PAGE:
\({G}_{a,s,x}\) is a function of survival from natural and fishing mortality (\({S}_{a,s,x}\) as defined above, except now expressed as per unit time (e.g. day) rather than per year) and stage duration, \({D}_{a}\):

\[{ G }_{ a,s,x }=\frac { {{ S }_{ a,s,x }}^{ { D }_{ a } }\left( 1-{ S }_{ a,s,x } \right) }{ 1-{{ S }_{ a,s,x }}^{ { D }_{ a } } }\]

\({P}_{a,s,x}\) is also a function of survival from natural and fishing mortality and stage duration; it is defined as:

\[{ P }_{ a,s,x }={ S }_{ a,s,x }\frac { 1-{ { S }_{ a,s,x } }^{ { D }_{ a }-1 } }{ 1-{{ S }_{ a,s,x }}^{ { D }_{ a } } }\]

Recruitment

Recruitment (i.e. the production of offspring) can be modeled in one of four different ways. The Beverton-Holt and Ricker functions assume different forms of density-dependence in the recruitment function (i.e. the number of offspring per adult decreases as adult abundance or biomass increases). The Fecundity function assumes a constant reproductive rate for adults (i.e. no density dependence). The Fixed Recruitment function assumes that recruitment is constant and not dependent on the number of adults. The parameterization of each function is shown below. See the Guidance section for advice on choosing and parameterizing the recruitment function.

Beverton-Holt
\[{ Rec }_{ s,x,t }=\frac { { LarvalDispersal }_{ x } }{ SexSpecific } \cdot \frac { \left( \alpha \cdot { Sp }_{ t } \right) }{ \left( \beta +{ Sp }_{ t } \right) }\]
Ricker
\[{ Rec }_{ s,x,t }=\frac { { LarvalDispersal }_{ x } }{ SexSpecific } \cdot \left( \alpha \cdot { Sp }_{ t }\cdot { e }^{ -\beta \cdot { Sp }_{ t } } \right)\]
Fecundity
\[{ Rec }_{ s,x,t }=\frac { { LarvalDispersal }_{ x } }{ SexSpecific } \cdot \left( \sum _{ a,s,x }^{ }{ { N }_{ a,s,x,t-1 }{ Maturity }_{ a,s }{ Fecundity }_{ a,s } } \right)\]
Fixed Recruitment
\[{ Rec }_{ s,x }=\frac { { LarvalDispersal }_{ x } }{ SexSpecific } \cdot Recruitment\]
Illustration of the four recruitment functions available within the InVEST Fisheries model.

Figure 2: Illustration of the four recruitment functions available within the InVEST Fisheries model.

If the model is sex-specific, \(SexSpecific=2\), or if the sexes are aggregated, \(SexSpecific=1\). In sex-specific models, recruits are split evenly between males and females. \({LarvalDispersal}_{x}\) gives the proportion of larvae that settle in area x for models with subregions. Spawners (\({Sp}_{t}\)) can be expressed as either number or biomass. The number of spawners is the product of the number of individuals in each age (or stage) class for the entire study region and the proportion that are mature by age (or stage):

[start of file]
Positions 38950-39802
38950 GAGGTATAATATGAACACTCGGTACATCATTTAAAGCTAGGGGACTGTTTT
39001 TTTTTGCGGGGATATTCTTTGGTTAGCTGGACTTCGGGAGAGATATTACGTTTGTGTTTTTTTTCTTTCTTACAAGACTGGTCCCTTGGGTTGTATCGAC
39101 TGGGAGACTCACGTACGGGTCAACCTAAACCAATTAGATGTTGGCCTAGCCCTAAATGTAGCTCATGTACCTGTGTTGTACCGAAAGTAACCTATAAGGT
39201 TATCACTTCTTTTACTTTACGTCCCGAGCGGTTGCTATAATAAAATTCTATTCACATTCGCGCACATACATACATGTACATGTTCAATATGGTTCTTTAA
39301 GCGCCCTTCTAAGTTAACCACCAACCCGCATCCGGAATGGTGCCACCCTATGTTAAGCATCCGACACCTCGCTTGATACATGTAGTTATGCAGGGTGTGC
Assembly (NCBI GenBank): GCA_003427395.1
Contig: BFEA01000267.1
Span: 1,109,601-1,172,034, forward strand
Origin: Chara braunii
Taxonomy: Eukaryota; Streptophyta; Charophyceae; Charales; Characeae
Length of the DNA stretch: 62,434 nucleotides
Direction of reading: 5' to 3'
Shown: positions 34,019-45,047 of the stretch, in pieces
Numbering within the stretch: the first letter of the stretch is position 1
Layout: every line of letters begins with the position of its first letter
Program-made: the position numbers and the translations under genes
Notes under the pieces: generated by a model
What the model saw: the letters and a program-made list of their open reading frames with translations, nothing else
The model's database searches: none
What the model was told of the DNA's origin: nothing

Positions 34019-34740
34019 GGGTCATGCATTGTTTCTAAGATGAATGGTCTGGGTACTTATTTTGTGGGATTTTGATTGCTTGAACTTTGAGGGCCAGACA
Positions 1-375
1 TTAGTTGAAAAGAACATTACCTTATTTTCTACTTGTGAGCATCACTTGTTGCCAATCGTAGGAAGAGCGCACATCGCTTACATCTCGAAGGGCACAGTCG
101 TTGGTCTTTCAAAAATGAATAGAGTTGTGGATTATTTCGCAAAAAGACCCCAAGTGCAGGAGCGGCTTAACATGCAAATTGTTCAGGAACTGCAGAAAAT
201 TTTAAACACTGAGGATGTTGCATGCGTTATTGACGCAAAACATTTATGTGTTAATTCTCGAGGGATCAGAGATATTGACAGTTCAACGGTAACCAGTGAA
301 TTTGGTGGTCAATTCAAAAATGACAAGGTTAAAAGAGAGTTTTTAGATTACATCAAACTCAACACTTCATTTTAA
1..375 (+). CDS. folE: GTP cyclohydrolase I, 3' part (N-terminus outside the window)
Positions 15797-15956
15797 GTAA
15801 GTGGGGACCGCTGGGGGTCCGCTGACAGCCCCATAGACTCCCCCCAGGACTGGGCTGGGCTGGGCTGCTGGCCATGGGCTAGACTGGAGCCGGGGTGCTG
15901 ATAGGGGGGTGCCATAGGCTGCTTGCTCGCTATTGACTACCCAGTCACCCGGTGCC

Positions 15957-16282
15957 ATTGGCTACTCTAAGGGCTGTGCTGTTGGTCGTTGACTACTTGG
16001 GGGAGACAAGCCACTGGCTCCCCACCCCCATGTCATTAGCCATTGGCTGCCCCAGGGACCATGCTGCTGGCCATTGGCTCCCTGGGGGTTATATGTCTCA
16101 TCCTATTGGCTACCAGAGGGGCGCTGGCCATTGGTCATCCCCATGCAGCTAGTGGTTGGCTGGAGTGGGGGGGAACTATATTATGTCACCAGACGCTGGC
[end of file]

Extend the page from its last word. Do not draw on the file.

\[{ Sp }_{ t }=\sum _{ a,s,x }^{ }{ { N }_{ a,s,x,t-1 }{ Maturity }_{ a,s } }\]

The biomass of spawners is the product of number of individuals in each age (or stage) class for the entire study region, the proportion that are mature at each age (or stage) AND their weight at a given age (or stage):

\[{ Sp }_{ t }=\sum _{ a,s,x }^{ }{ { N }_{ a,s,x,t-1 }{ Maturity }_{ a,s }{ W }_{ a,s } }\]

Where \({W}_{a,s}\) is weight or biomass by age and sex.

Migration

If multiple subregions are specified, the user can choose to include migration from one subregion to another. Migration may occur at one or multiple ages/stages, and for each age/stage at which migration occurs the user specifies which proportion of fish from each subregion move to each other subregion. These proportions may depend on habitat quality, habitat quantity, known oceanographic dispersal patterns, etc. Within subregion migrations (for instance, shifts from one habitat type to another) should not be specified in this way. See Migration section in the Guidance section for more information.

Harvest

Harvest (\({H}_{x,t}\)) from each subregion in the final (equilibrated) time step is calculated based on the user-defined exploitation rate(s) and vulnerability. Harvest can be output by numbers or by weight. Choosing the appropriate output metric depends on how catch is normally processed and sold.

Numbers (e.g. Dungeness crab: \({ H }_{ t,x }=\sum _{ a,s,x }^{ }{ { N }_{ a,s,x,t }{ Ex }_{ x }{ V }_{ a,s } }\)

By Weight (e.g. Spiny lobster, White shrimp): \({ H }_{ t,x }=\sum _{ a,s,x }^{ }{ { N }_{ a,s,x,t }{ Ex }_{ x }{ V }_{ a,s }{ W }_{ a,s } }\)

Where \({Ex}_{x}\) is exploitation, which is the proportion of the population vulnerable to harvest that is actually harvested, \({V}_{a,s}\) is vulnerability to harvest for age a and sex s, and \({w}_{a,s}\) is weight for age and sex.

Valuation

Valuation, \({V}_{x,t}\) is optional and reflects the earnings from the sale of harvest. It is intended to give a rough idea of the current market value for an equilibrated population based on user-defined price parameters. It is simply: